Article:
Intrigued by their on-line presence and the scratchy demo they'd posted on their Soundcloud, we caught up with The Red Stains playing the Deco Records Halloween event at Retro on Saturday teatime.
We love The Red Stains before they've even started. They've gone round and circled their name in red on every poster and line-up timing for the event in the room and Natalie downs a shot of vodka just before she goes on stage. This sense of harmless fun transmits itself to their performance, seven songs about all aspects of life from shopping, getting screwed over, disappointing your parents and one of the banes of travelling Mancunians life - the Metrolink - with a Fall cover thrown in for good measure.
If you want a shiny polished band then you're looking in the wrong place. The Red Stains celebrate the fact that they don't write nice pop songs about this and that and nothing of importance. Natalie screams and sometimes screeches rather than sings at times, they forget the start to one of the songs twice but don't bat an eyelid. The Red Stains don't give a shit, but you should, because despite the chaos and anarchy on stage, they're awkwardly and unexpectedly brilliant, their view on life will make you smile, it'll make you laugh and if not their riotous performance will do.
Their songs have a real rough and ready spark to them, just keys, bass and drums providing the slightly wonky canvas across which Natalie splatters her words, often using weird but clever rhymes, struggling with her voice by the end such is the energy she's exerted in blasting out these weird and wonderful stories - not helped by the sound engineer turning off the mics. By that time they've already won over the front rows cramped into Retro, which hasn't changed a bit in however long it's been there.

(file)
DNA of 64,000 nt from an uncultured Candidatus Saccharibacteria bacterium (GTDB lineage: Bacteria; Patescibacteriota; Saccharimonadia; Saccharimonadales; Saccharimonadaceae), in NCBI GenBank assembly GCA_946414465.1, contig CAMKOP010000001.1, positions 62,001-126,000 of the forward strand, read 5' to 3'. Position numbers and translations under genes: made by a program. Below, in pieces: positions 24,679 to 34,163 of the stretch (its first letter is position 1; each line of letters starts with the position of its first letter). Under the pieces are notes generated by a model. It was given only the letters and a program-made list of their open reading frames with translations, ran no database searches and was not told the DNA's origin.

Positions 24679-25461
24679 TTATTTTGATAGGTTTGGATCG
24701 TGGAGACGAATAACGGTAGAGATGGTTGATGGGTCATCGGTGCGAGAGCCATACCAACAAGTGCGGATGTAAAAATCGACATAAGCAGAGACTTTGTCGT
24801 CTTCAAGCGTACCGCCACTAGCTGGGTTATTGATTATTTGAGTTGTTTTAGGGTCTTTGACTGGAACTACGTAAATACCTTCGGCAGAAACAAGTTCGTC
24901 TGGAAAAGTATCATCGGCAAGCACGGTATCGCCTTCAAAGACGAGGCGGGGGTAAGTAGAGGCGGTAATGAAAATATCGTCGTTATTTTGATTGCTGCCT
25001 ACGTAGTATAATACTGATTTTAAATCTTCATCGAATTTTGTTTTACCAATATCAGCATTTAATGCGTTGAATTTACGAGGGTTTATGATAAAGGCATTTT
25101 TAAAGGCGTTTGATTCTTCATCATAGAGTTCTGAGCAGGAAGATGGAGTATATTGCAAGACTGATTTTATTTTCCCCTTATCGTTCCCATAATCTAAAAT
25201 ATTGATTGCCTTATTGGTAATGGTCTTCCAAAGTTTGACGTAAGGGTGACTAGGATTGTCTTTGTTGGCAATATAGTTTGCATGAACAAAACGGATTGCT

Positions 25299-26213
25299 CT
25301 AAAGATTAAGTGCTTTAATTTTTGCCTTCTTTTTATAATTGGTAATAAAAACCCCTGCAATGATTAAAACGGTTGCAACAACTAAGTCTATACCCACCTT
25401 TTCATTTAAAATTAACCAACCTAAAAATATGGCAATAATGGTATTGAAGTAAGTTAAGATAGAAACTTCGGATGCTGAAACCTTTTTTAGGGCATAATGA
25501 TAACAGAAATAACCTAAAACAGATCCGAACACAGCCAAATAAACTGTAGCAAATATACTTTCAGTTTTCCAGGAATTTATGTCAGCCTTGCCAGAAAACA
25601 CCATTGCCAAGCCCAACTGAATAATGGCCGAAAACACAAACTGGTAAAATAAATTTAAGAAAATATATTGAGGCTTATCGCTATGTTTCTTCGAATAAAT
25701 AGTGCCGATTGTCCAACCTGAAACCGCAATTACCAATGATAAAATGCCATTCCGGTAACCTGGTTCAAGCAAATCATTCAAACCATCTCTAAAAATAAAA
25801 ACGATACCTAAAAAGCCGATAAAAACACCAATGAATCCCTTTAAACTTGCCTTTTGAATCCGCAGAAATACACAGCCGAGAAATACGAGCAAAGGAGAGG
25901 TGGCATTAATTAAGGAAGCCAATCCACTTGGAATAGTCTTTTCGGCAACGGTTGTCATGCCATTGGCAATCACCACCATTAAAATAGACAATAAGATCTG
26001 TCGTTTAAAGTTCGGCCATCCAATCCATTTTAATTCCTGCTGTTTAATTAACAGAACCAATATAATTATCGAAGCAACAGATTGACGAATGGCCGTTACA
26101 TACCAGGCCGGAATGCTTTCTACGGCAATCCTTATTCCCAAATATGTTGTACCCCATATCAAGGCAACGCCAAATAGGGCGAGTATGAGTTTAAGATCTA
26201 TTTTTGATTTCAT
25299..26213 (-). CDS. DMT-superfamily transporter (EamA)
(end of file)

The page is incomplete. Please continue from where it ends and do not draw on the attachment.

"This one is about being a fucking mug" is Natalie's introduction to Mannequin, a song about just that, because they don't deal in hidden meanings or subtle messages, as confirmed by Pacer Train which wants her antagonist to be hit by a speeding bus on rails. The sparsity of the songs and the nature of the delivery gives that anger a real depth when coupled with lines like "pissing in my mouth when I needed water" - unpleasant but wonderfully worded to make their message impossible to misunderstand. Freezer Jesus deals with obsession with shopping - "the Arndale is always in my sight" with name-checking Fray Bentos and chicken nuggets - delivered with wit and very much tongue-in-cheek, comparing it to a religion.
"This one is about being an absolute liability and a disappointment to your parents. What's not to love about that?" Natalie asks before Mother's Ruin, a tight claustrophobic song that never stands still, jerking nervously via Ben's drums and Ella's keyboards, that builds through her recollections declaring at the end "I don't care, fuck you" and you know she means it. "This goes out to Mark E Smith, let's get totally fucking wired" is the next instruction and they deliver a cover version that might even have impressed the great man himself such is the way they've taken the song and made it even more bonkers than the original as Natalie joins us on the floor and sings back at her band mates.
They finish with Jump The Met, their response to the shit service on Manchester trams ("a big fuck you to Metrolink"), Sterling's skeletal bass underpinning the song. Even with the mics switched off, Natalie's loud enough to ensure it doesn't ruin it. She apologises for it sounding rough at the end, laughing that they were all a bit rough, which if she wasn't in the band you'd be telling her she'd missed the point completely.
You won't be able to wash out these red stains with soap and water, however hard you try, and they're not going way without a fight, so it's best to just give in to them before they beat you into submission.
The Red Stains are on Facebook and Twitter.